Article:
The digital age now means that it is possible to see any building in amazing digital 3D without leaving your computer. This is thanks to the great technical leaps forward in Laser Scanning, and particularly 3D Laser Scanning Surveying techniques and equipment that have meant that ever greater amounts of data can be handled very quickly to produce more accurate representations of any building or physical object.
But what exactly is Laser Scanning Surveying?
Essentially, when we are looking at the world through our own eyes we are collecting enormous amounts of visual and spatial data, which our brains then process into interpretive 3D images of the world around us.
Laser Scanning Surveying adopts exactly the same processes, only this time it is sophisticated machinery that are collecting the images, spatial and geometric data, and a computer processor that is doing the processing.
The result is a point in time, very large, 3D database which accurately represents the environment that has been scanned. The ‘point cloud’ laser scanning data is geometrically rigid and can be used and brings benefits to a multitude of end users.
So how does Laser Scanning Surveying Work?
The way this is achieved is by ‘bombarding’ the building, rail, tunnel, road or subject with millions of safe laser pulses to obtain precise measurement information. This is done by setting up ‘state of the art’ equipment that sends out these laser beam pulses that are designed to bounce off the subject and then be reflected back between two mirrors in the laser scanner.
This allows the scanner to measure three things very precisely:
1. The exact time it takes to bounce the beam back.
2. The horizontal angle of the beam as it returns
3. The vertical angle of the beam as it returns.
This simple sounding process in effect provides extremely accurate X, Y and Z co-ordinates of the surface or object the laser points hit. When repeated millions of times, these co-ordinates can then be processed by ‘ 3D point cloud software’ and then can be exported into a variety of different 3D software – revit, autocad, microstation, 3D visualisation software that allows a precise 3D image of the building to be built up.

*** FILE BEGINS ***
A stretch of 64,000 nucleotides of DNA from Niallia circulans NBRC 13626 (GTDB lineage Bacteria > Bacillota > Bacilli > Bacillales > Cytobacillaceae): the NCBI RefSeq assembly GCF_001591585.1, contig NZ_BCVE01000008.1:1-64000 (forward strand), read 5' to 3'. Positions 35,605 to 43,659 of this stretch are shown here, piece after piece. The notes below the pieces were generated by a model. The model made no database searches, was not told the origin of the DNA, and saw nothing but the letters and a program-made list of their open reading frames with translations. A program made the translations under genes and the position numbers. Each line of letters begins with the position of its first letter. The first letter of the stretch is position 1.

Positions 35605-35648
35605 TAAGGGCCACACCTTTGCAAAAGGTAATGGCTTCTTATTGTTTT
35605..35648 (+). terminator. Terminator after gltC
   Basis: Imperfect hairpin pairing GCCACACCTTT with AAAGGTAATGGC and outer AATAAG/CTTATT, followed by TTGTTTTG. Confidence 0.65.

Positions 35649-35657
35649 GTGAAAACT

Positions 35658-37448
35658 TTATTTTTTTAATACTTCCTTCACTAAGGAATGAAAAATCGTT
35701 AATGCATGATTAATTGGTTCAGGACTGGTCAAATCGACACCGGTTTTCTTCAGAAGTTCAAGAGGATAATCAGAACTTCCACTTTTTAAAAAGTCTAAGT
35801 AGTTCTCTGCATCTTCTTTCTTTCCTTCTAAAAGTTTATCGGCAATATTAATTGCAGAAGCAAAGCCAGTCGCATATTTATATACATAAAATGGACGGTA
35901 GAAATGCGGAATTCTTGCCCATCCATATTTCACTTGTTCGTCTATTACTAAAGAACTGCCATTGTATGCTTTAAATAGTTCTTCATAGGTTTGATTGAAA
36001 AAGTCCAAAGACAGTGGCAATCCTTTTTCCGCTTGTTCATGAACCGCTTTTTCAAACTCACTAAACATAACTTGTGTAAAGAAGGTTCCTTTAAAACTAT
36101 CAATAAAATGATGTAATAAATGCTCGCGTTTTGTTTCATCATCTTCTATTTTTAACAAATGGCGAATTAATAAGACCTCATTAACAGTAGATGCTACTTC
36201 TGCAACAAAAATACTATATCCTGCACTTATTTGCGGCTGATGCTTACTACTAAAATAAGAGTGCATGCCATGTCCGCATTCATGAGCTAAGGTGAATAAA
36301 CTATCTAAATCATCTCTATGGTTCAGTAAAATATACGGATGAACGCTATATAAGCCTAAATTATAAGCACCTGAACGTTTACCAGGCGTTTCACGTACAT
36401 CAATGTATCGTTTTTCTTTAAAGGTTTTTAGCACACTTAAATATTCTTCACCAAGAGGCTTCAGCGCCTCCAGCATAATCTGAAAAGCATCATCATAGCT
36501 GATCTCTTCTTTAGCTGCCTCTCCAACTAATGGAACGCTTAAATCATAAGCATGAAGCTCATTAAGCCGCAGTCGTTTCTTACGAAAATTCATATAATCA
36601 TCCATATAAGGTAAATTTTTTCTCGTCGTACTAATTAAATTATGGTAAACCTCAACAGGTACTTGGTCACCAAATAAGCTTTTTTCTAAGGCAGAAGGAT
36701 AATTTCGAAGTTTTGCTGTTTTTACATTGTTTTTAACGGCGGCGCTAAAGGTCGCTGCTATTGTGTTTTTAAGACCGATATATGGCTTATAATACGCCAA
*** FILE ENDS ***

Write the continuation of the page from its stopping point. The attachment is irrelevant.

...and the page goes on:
It is a high-tech process that produces amazing results and has applications not only in architecture, but anywhere where a digital representation of reality could be useful.
As a conclusion, what are the benefits of laser scanning technology?
There are as many as a fertile imagination can conjure in reality! But here are three immediate areas where laser scanning may be beneficial:
1. Accuracy – This process removes much of the human error that is often to blame for complications at the building stage of a project. A laser scanner does not get tired or make errors due to a heavy workload, so the results that it pumps out are much more dependable as well as being many times more accurate than normal surveying methods.
2. Speed – Measuring at 1,000,000 points a second enables an enormous of data to be collected very quickly. Information can be obtained almost instantly allowing decisions to be made at a greater speed than utilising traditional surveying techniques
3. Allows People to Focus on What People Do Best – The third big benefit of laser scanning is that it frees up people to focus on other aspects of a project and rids them of much of the tiresome burden of crunching the numbers. This almost inevitably leads to better designs, happier and more productive members of your team, and happier clients as the end results improve.
As you can, there are many great benefits of 3D Laser Scanning over traditional techniques, and it is well worth exploring for yourself if Laser Scanning Services are a good fit for your business.